Indian inflation likely eased again in January to its lowest level in over three years due to a smaller rise in prices for manufactured goods, according to a poll.
Still, the headline rate will probably remain well above the Reserve Bank of India's perceived comfort zone of around 5 per cent for a while, giving the central bank little room to ease monetary policy aggressively.
Wholesale prices rose 7.0 percent in January from a year earlier, the lowest rate since November 2009, and a tad slower than December's three-year low of 7.18 percent, according to a forecast of a Reuters poll of 31 economists taken over the past week.
Forecasts for the index, due on Thursday around 0630 GMT, ranged from 6.24 percent to 7.40 percent.
The RBI cut its key lending rate in January for the first time in nine months to support a slowing economy but said further easing would depend on both the gaping current account deficit and inflation moderating further.
"On a seasonal basis, January is a month where we see manufacturing prices rise, and it usually happens because in the run up to the budget manufacturers often pass on prices to consumers in anticipation in changes to taxes," said Yuvika Oberoi, economist at Yes Bank.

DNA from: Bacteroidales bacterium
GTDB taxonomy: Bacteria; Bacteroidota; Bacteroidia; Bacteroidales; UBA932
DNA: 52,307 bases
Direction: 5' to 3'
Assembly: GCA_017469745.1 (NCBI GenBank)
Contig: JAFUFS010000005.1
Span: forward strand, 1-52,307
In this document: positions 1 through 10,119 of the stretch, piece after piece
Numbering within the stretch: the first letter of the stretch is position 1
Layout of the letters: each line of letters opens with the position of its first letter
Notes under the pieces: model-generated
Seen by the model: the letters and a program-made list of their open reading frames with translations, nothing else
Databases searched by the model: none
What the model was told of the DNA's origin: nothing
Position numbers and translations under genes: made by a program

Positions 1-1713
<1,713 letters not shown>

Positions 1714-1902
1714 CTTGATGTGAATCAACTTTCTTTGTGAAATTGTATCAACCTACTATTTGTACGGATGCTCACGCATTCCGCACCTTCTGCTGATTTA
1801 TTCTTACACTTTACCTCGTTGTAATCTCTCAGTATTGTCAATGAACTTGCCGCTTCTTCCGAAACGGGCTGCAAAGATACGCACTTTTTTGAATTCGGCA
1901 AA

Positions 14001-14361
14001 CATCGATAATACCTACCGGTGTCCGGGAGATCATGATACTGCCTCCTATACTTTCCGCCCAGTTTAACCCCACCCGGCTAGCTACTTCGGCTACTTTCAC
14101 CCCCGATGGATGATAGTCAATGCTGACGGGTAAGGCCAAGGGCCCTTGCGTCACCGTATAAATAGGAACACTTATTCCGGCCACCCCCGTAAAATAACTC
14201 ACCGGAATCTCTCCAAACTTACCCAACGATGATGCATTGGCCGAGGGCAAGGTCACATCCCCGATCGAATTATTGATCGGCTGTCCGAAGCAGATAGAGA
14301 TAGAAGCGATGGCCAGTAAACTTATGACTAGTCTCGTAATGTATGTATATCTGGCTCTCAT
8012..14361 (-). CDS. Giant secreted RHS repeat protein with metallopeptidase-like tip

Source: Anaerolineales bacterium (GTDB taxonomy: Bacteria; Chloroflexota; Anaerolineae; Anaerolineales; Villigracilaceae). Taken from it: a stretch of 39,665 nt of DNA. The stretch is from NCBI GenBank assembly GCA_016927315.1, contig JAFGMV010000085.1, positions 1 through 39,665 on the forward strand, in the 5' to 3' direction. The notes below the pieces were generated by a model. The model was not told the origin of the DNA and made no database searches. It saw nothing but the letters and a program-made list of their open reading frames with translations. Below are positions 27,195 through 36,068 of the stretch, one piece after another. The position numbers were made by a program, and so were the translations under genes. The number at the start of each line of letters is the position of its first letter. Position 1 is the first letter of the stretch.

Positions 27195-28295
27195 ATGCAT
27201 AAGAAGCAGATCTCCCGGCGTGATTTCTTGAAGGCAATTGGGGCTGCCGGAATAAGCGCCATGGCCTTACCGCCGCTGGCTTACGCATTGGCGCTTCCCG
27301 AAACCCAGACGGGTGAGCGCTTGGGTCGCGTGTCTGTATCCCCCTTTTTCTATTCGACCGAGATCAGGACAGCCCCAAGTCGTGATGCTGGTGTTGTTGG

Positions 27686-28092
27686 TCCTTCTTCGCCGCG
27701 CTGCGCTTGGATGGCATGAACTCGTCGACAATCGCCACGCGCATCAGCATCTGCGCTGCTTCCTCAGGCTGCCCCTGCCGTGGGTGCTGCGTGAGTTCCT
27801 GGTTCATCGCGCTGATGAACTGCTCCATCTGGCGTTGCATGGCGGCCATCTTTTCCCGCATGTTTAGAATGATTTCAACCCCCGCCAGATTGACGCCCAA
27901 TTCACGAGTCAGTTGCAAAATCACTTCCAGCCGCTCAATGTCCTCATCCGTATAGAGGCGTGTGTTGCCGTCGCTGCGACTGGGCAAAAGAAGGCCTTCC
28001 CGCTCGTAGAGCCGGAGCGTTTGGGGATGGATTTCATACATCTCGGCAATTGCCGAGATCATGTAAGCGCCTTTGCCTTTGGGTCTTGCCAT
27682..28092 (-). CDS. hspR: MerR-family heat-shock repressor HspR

"In this time of the economic cycle, given how demand in the economy is, the ability to pass through prices is very limited."
Prices of manufactured goods, which has a 65 percent weighting in the headline rate, led the slowdown in the inflation rate in December.
The manufacturing Purchasing Managers' Index for January showed prices rose at a slower pace, suggesting the headline rate may have dipped last month.
However, food prices, which along with fuel make up about a third of the wholesale price index, likely remained high as the severe winter in the northern food producing states of the country cramped supply.
"There could be a little bit of a potential uptick in food inflation on the back of some of the weather related factors we have had more recently," said Leif Eskesen, HSBC's chief economist for India and Southeast Asia.
The main concern is onion prices, the staple ingredient in Indian cuisine, which have more than doubled in the last three months as supplies remained tight.
India's 1.2 billion inhabitants chomp their way through 15 million tonnes of onions a year, using them as the base for most traditional curries, and when prices rise it gives a significant kick